On 24 August 2005, the Prosecutor filed a new amended indictment against the remaining co-accused Nzirorera,Karemera and Ngirumpatse.

The new trial formally started on 19 September 2005.

The International Criminal Tribunal for Rwanda delivered its judgment on 21 December 2011, Edouard Karemera was found guilty and sentenced to life in prison.

On 29 September 2014 the court of appeal for the International Criminal Tribunal for Rwanda confirmed Karemera’s sentence to life in prison. Although the court of appeal reversed the findings at first instance, they confirmed that he was guilty. Karemera will be kept in custody until the State decides where he should serve his sentence.


Rwanda has been historically inhabited by three distinct social groups, known as Hutu, Tutsi and Twa. Between April and July 1994 the country was torn apart by a bloody genocide, during which extremist Hutu people targeted Tutsis and moderate Hutus. The United Nations Assistance Mission for Rwanda (UNAMIR) was powerless against those committing the genocide, as the peacekeeping troops were outnumbered.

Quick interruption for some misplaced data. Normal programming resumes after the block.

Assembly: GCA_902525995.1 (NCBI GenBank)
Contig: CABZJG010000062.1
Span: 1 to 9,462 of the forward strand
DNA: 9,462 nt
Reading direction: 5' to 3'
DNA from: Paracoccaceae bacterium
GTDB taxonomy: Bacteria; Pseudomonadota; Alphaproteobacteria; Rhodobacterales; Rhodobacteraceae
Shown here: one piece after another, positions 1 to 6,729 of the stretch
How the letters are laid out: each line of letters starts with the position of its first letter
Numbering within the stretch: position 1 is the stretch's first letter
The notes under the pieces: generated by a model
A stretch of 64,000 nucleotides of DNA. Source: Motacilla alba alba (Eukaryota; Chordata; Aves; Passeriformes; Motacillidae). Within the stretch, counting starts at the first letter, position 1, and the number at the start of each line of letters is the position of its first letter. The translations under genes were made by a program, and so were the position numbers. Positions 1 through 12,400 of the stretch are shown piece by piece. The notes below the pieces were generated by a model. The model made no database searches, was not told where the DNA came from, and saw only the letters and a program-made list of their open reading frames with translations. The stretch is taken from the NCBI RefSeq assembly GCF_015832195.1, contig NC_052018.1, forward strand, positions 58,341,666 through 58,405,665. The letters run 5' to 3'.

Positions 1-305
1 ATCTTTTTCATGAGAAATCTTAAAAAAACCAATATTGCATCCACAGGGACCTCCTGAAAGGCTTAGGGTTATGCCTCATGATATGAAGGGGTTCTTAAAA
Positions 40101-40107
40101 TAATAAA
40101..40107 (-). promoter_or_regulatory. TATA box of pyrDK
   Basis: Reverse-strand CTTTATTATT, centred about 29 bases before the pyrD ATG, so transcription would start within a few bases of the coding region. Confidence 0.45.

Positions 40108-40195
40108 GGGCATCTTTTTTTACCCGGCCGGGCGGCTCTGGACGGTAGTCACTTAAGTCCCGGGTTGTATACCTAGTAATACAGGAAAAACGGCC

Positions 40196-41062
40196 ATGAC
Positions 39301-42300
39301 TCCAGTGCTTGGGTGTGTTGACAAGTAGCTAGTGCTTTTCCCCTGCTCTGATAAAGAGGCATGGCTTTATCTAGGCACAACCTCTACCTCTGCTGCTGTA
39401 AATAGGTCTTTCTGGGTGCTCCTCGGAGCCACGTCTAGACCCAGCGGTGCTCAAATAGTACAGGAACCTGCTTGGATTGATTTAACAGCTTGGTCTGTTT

In hopes of facilitating the process of national reconciliation and to promote peace in the country, on 8 November 1994 the United Nations Security Council adopted Resolution 955, establishing the International Criminal Tribunal for Rwanda (ICTR), located in Arusha, Tanzania.

The Tribunal’s function is to prosecute perpetrators of crimes of genocide, crimes against humanity and war crimes committed between 1 January and 31 December 1994 in Rwanda. Since its inception, 92 persons have been indicted in front of the ICTR. Some proceedings are however still ongoing.

The ICTR is primed to close down in 2015.